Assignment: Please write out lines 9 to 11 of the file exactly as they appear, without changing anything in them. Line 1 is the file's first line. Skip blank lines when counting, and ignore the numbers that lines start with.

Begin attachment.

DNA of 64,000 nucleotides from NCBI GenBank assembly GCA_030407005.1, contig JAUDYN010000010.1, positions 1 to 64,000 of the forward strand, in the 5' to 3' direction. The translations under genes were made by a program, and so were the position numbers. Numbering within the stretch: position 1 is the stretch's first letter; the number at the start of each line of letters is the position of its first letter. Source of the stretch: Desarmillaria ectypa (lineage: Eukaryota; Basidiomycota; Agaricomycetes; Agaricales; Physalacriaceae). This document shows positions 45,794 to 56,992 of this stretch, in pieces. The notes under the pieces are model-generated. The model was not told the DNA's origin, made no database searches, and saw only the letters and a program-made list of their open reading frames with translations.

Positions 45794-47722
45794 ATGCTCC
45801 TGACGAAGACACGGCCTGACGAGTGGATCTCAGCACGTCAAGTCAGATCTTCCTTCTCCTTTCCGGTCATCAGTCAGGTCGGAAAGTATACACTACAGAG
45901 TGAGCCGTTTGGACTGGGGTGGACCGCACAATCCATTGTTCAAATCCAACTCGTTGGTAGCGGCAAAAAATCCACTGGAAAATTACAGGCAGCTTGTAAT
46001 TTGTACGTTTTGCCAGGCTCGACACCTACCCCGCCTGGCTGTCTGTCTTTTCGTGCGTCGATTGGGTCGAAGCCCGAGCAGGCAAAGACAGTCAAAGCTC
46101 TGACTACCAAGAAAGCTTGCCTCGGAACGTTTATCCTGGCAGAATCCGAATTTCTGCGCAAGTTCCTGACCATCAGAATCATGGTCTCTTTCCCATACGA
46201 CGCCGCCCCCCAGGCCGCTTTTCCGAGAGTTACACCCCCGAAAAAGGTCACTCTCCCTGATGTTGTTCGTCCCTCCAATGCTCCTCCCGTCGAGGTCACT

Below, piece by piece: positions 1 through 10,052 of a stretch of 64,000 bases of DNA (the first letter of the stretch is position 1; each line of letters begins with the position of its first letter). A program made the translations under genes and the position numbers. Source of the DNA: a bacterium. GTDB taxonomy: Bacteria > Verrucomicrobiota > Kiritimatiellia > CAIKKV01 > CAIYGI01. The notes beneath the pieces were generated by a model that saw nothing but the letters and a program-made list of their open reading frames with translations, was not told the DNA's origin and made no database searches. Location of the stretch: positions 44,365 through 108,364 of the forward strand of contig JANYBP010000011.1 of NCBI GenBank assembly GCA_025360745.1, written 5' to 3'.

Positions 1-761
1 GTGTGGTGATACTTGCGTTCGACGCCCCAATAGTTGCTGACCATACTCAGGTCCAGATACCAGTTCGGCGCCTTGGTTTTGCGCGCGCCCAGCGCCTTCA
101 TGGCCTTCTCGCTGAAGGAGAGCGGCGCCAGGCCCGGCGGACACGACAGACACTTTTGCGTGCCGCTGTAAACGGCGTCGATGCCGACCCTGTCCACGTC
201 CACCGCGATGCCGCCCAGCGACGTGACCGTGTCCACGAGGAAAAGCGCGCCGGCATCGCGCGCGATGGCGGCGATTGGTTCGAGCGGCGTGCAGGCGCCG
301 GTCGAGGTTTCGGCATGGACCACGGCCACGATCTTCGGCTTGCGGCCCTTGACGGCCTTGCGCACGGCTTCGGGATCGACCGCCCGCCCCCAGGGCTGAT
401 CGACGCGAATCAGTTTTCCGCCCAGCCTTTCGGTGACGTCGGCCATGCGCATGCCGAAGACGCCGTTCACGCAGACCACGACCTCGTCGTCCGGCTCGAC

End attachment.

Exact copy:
Below, piece by piece: positions 1 through 10,052 of a stretch of 64,000 bases of DNA (the first letter of the stretch is position 1; each line of letters begins with the position of its first letter). A program made the translations under genes and the position numbers. Source of the DNA: a bacterium. GTDB taxonomy: Bacteria > Verrucomicrobiota > Kiritimatiellia > CAIKKV01 > CAIYGI01. The notes beneath the pieces were generated by a model that saw nothing but the letters and a program-made list of their open reading frames with translations, was not told the DNA's origin and made no database searches. Location of the stretch: positions 44,365 through 108,364 of the forward strand of contig JANYBP010000011.1 of NCBI GenBank assembly GCA_025360745.1, written 5' to 3'.

Positions 1-761
1 GTGTGGTGATACTTGCGTTCGACGCCCCAATAGTTGCTGACCATACTCAGGTCCAGATACCAGTTCGGCGCCTTGGTTTTGCGCGCGCCCAGCGCCTTCA